Argument about difference about tank, tank-destroyer, or AFV is about as effective as arguing that “Princess Diana” usage is wrong.

    De Facto usage of tank is Armored Fighting Vehicles. Military specialist only add to confusion when they deny this.

  25. A small correction to the tank alignment chart: USS Iowa belongs in the design moderate/doctrinal moderate square, not design anarchist/doctrinal purist It clearly has a powerful main armament, but prefers to use indirect fire.

      1. Can any artillery shooting at something over the horizon be called direct fire? Admittedly battleships might be trying to hit a specific target, and have radar contact, but I think it’s a fringe case.

  26. Do tank tactics bear any resemblance to chariot tactics?

    I ask this because I have read a fantasy novel in which the protagonists, encountering the enemy’s recently invented tank-analogue (heavily armored vehicle with big guns), consult a character who was a general in a civilisation with Bronze Age technology using chariots, on the basis that the chariot (mobile, has some degree of armor, fires arrows) plays a similar tactical role.

    1. I think that war chariots were similar to ground attack aircraft or reconaissance vehicles. They had some firepower (composite bow, javelins) and good speed. The best scenario was to catch the enemy in unprepared positions and scatter them.

    2. The role of a tank on the battlefield is to be immune to standard infantry weapons (rifles and machine guns) and also carry more deadly weapons themselves (very heavy machine guns and high explosive artillery). Infantry need different weapons to fight tanks, and these weapons aren’t very useful against other infantry.

      Chariots on an ancient battlefield are neither. The horses and crew cannot be so heavily armoured in comparison to other cavalry and infantry that they become immune to enemy infantry spears, arrows, etc. The chariot crew cannot carry super melee or missile weapons. If the enemy infantry have weapons that work against armoured infantry or cavalry, those weapons will work just as well against chariots.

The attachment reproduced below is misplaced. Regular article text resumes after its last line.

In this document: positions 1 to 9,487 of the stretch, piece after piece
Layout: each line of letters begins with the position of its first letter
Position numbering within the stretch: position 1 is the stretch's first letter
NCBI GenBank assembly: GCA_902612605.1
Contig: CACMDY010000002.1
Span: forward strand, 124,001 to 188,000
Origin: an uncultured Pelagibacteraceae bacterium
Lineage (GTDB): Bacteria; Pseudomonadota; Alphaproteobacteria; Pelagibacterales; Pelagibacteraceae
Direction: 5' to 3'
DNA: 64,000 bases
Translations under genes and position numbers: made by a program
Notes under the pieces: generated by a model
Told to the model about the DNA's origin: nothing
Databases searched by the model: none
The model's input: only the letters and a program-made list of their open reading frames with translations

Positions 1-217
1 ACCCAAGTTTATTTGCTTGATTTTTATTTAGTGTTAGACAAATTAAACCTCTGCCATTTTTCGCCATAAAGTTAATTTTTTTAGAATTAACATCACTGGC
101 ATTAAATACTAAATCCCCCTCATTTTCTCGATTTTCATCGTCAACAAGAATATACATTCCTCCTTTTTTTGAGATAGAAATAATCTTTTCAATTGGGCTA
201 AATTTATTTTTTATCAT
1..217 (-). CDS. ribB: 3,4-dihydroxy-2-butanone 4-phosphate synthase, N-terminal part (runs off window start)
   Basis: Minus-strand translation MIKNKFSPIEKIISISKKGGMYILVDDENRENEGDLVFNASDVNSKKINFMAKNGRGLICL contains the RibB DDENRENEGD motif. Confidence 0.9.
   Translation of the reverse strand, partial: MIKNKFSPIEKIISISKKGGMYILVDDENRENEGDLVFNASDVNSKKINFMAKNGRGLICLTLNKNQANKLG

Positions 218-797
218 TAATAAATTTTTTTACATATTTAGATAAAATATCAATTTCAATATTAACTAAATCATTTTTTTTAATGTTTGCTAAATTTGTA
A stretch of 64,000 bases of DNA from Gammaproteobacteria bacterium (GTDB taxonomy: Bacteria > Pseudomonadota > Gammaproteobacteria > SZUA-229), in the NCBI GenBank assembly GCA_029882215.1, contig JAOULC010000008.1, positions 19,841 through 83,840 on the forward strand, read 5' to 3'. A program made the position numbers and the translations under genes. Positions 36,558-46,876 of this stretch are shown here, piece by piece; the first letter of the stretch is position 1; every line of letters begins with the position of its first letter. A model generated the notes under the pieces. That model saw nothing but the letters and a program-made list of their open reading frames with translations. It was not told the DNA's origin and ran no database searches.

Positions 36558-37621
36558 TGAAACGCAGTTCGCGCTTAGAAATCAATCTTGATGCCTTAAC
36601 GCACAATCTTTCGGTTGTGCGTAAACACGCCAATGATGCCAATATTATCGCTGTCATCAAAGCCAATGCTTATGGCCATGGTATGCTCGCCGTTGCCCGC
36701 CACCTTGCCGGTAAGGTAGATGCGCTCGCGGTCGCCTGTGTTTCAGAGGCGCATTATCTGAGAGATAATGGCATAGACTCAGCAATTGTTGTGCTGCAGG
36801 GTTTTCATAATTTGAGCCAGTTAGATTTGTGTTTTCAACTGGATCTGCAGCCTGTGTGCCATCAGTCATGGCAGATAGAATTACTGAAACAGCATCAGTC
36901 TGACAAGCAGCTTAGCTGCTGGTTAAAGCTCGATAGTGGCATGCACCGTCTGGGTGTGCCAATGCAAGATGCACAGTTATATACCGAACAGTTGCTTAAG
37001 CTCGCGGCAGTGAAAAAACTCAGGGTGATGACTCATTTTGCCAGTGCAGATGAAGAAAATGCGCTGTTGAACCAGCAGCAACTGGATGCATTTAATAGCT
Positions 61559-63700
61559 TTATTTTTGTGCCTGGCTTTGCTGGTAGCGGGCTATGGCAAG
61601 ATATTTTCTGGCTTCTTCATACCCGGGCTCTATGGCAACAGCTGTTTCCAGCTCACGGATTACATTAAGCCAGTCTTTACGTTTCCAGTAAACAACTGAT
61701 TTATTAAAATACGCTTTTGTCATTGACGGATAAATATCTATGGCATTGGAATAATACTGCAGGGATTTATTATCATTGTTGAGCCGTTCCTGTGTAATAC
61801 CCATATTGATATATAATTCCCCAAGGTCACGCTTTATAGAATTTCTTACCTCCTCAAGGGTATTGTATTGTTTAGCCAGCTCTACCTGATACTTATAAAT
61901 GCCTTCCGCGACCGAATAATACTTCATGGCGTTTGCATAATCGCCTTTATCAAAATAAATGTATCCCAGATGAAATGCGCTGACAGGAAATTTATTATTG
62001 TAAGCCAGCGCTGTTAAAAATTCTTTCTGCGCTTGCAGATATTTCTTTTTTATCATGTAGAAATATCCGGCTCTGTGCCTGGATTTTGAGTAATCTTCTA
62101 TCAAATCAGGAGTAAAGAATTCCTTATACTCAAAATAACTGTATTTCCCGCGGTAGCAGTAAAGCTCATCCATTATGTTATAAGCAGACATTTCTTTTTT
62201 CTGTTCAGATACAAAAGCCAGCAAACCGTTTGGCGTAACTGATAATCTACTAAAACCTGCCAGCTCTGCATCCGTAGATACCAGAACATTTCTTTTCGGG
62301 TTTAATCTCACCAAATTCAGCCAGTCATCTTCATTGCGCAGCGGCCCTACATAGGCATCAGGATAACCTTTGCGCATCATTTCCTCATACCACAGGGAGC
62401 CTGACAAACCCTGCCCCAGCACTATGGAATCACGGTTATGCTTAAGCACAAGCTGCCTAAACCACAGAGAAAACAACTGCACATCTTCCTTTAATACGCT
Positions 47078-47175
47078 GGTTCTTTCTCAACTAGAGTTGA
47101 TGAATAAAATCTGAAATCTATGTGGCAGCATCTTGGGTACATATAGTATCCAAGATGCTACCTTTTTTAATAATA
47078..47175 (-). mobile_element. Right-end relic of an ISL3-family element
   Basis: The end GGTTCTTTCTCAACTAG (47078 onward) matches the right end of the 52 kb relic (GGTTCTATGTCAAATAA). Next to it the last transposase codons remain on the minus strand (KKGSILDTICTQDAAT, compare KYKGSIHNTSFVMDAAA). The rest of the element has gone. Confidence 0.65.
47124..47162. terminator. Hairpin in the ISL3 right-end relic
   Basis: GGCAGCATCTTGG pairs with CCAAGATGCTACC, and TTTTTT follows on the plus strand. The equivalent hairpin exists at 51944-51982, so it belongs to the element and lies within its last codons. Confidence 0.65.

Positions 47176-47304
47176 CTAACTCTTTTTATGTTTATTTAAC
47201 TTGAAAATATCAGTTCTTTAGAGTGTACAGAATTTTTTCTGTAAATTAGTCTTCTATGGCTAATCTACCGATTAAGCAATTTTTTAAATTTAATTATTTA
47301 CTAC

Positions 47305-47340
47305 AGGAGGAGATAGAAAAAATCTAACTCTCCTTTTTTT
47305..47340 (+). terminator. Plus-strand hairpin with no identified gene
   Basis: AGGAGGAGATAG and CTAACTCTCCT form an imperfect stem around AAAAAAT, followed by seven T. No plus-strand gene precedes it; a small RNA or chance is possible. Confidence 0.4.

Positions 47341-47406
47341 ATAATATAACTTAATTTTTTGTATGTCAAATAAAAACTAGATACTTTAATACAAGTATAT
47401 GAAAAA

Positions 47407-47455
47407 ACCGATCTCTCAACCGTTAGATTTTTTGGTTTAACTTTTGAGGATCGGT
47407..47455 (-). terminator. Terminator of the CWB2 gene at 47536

Chariots may be scarier than cavalry. Chariot crew may get a little protection from the chariot body. They may be able to carry more arrows or be able to better concentrate on archery while someone else steers. But they didn’t offer any significant advantage, as shown by every chariot using army replacing them with cavalry in the ancient period.

      1. To what extent was that due to horses originally being closer in size to ponies, and only later were bred large enough to ride without the horse being excessively fatigued?

        1. It can help, but does not seem to have been all that important.

          Horse archers such as the Mongols always used small ponies, and had a logistical advantage from doing so. Bigger horses need more grain and other concentrated nutrients, you can’t just put them out to forage all the time. Bret talks about this and has a photo of a small Mongol pony in

          https://acoup.blog/2020/12/11/collections-that-dothraki-horde-part-ii-subsistence-on-the-hoof/

          The initial development of cavalry seems to have been small steps, not always requiring new stuff. Someone wonders if they can shoot a bow while riding a horse. Someone realises that a saddle will distribute the load of a rider rather than concentrating weight on the horse’s spine. Someone gets fed up with having the inside skin of their legs being slowly removed and starts riding in trousers.

          Once it’s established that cavalry are very useful, people do start thinking about more armour and weapons, and then hey that horse is bigger, maybe we can breed more?

          Cavalry generally didn’t replace chariots immediately. The various Gallic tribes in the classical world started with all chariots, then started using more cavalry and fewer chariots, until finally the chariots were gone. (There does seem to be a some cause and effect between Gallic tribes encountering disciplined Greek / Roman armies and adopting cavalry: fringe places like Britain and Ireland kept their chariots longer than the Gallic tribes in central Europe and Asia Minor.)